Sediments, Subsidence, and Sea-Level Rise: The Elephant in the Wetlands

By Ivan Gill and Harry Roberts.

Published by The International Journal of Science in Society

Format Price
Article: Print $US10.00
Published online: July 23, 2015 $US5.00

Educational efforts in Louisiana embrace the idea that wetlands are important to coastal Louisiana. A variety of groups have conveyed the message that wetlands, including freshwater swamps and marsh, provide irreplaceable habitat, food sources, and protection from storm surge. Most programs also acknowledge clearly that coastal wetlands in Louisiana are disappearing at alarming rates, threatening cultural, environmental, and economic resources. However, few local educational programs emphasize the fundamental importance of the geological underpinnings of the coastal land loss. The sediments lost from the coastal system by channelization and levee-building are not being replaced at rates sufficient to compensate for subsidence and eustatic sea-level rise. Furthermore, the natural delivery of raw sediments to the deltaic region is a fraction, roughly half, of what it was at the start of the 20th century. With the exception of sediment diversion, all proposed solutions to the land-loss problems fail to address the fundamental nature or scale of Louisiana land loss. The Elephant in the Wetlands is the un-discussed and unmentionable issue: that even if delivery of all the sediment carried by the Mississippi River were to begin today, there would be insufficient resources to stabilize the entire Louisiana coast as we see it today. The implication is that some portions of the coastline would be lost regardless of human effort, and others will be lost if the valuable sediment resources are allocated elsewhere. The political decisions made will be severe: there will be winners and losers, and the political decisions will be controversial and profoundly divisive.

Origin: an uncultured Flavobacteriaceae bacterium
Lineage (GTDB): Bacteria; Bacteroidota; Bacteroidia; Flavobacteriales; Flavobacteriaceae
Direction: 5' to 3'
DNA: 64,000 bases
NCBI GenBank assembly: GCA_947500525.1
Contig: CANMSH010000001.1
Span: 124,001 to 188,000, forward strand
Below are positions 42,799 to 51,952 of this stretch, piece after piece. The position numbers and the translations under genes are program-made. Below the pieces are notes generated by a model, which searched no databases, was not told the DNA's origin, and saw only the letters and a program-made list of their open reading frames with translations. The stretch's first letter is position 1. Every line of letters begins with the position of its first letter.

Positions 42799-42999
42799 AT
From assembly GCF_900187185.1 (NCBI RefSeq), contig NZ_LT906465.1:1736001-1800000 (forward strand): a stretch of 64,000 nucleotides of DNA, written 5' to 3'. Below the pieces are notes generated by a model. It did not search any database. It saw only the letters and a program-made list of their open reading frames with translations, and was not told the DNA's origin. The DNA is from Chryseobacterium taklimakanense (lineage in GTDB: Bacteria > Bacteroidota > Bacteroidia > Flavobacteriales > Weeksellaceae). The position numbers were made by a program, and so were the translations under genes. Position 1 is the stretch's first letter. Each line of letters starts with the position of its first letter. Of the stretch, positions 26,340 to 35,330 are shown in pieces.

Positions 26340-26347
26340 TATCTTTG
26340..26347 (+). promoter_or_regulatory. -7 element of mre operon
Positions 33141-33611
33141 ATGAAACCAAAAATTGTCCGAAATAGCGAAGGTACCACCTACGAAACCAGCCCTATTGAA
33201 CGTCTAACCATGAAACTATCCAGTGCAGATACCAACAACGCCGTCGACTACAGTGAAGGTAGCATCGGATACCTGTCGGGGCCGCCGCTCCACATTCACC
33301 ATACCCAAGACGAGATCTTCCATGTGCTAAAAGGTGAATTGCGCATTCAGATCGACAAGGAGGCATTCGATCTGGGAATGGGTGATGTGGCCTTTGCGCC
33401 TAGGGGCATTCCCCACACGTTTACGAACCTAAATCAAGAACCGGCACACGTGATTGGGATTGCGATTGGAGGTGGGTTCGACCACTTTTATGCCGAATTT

Keywords: Coastal Loss, Sediments, Subsidence, Sea Level Rise, Governmental Response, Louisiana

The International Journal of Science in Society, Volume 7, Issue 3, September 2015, pp.43-55. Article: Print (Spiral Bound). Published online: July 23, 2015 (Article: Electronic (PDF File; 1.093MB)).

Dr. Ivan Gill

Associate Professor, Science Education Coordinator, College of Education and Human Development, University of New Orleans, New Orleans, Louisiana, USA

Dr. Harry Roberts

Boyd Professor Emeritus, Coastal Studies Institute, Baton Rouge, Louisiana, USA